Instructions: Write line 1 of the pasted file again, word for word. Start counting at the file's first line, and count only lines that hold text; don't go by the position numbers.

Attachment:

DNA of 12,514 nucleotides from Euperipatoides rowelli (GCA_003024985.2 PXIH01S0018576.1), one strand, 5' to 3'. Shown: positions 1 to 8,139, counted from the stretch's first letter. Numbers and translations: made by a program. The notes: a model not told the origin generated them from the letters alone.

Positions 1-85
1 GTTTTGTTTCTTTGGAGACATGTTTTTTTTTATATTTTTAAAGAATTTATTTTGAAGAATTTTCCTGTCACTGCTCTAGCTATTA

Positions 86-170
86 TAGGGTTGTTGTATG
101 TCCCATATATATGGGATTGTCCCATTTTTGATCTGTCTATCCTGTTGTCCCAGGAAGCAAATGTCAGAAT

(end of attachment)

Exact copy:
DNA of 12,514 nucleotides from Euperipatoides rowelli (GCA_003024985.2 PXIH01S0018576.1), one strand, 5' to 3'. Shown: positions 1 to 8,139, counted from the stretch's first letter. Numbers and translations: made by a program. The notes: a model not told the origin generated them from the letters alone.